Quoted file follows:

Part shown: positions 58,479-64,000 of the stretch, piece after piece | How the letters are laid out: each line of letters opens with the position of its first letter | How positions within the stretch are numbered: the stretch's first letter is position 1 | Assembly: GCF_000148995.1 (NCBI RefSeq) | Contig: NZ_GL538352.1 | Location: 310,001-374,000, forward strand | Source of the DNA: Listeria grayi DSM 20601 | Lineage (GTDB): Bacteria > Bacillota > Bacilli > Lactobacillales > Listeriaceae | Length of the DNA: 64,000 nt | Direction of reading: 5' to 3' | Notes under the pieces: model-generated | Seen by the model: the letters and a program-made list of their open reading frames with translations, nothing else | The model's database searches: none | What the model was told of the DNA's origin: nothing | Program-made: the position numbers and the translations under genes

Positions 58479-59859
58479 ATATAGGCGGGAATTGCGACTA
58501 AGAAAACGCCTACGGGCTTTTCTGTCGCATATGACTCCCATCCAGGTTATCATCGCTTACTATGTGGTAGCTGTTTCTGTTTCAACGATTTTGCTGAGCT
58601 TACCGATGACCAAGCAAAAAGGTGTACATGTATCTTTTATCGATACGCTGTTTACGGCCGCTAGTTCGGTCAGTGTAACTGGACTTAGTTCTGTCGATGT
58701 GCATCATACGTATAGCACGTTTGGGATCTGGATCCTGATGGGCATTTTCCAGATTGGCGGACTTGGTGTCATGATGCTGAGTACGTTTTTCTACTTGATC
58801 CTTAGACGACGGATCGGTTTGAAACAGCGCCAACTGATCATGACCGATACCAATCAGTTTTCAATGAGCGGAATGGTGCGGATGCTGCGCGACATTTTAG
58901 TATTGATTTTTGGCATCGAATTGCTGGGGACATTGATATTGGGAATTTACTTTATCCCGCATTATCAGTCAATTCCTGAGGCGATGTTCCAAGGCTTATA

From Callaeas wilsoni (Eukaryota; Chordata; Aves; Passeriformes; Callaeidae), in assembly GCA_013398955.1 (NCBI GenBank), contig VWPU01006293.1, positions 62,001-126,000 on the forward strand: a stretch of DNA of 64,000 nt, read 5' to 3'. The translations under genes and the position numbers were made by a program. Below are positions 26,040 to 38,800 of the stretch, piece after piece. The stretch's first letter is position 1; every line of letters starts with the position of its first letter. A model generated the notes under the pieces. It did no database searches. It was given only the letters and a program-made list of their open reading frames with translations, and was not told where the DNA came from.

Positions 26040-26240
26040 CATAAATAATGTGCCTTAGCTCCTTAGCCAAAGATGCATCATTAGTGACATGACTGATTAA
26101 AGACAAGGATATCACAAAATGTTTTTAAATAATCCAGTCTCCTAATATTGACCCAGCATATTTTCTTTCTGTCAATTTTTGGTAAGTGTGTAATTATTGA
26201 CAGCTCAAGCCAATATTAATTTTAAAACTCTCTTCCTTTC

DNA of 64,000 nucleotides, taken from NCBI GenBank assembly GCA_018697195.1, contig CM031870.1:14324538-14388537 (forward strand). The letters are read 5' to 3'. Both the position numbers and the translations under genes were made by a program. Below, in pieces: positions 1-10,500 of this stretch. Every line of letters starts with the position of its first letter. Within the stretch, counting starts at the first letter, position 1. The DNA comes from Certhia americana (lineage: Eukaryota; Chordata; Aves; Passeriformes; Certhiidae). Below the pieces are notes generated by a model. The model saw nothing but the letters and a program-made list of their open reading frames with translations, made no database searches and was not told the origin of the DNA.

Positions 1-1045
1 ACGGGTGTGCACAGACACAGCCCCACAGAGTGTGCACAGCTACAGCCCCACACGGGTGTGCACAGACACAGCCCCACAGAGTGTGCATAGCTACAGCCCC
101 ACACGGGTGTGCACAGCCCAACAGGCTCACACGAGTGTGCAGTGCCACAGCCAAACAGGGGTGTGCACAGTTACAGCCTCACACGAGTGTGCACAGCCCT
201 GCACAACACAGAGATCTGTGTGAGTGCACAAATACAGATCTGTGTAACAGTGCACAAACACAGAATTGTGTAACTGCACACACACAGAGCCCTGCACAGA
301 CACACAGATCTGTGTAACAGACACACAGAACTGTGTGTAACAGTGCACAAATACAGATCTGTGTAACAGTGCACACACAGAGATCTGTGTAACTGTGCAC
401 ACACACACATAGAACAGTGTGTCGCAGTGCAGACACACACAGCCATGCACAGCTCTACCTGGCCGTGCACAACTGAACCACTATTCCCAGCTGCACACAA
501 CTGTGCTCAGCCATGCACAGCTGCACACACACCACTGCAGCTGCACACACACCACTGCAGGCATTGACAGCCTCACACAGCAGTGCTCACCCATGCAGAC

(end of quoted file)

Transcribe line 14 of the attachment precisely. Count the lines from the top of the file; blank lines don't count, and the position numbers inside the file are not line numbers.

DNA of 64,000 nucleotides, taken from NCBI GenBank assembly GCA_018697195.1, contig CM031870.1:14324538-14388537 (forward strand). The letters are read 5' to 3'. Both the position numbers and the translations under genes were made by a program. Below, in pieces: positions 1-10,500 of this stretch. Every line of letters starts with the position of its first letter. Within the stretch, counting starts at the first letter, position 1. The DNA comes from Certhia americana (lineage: Eukaryota; Chordata; Aves; Passeriformes; Certhiidae). Below the pieces are notes generated by a model. The model saw nothing but the letters and a program-made list of their open reading frames with translations, made no database searches and was not told the origin of the DNA.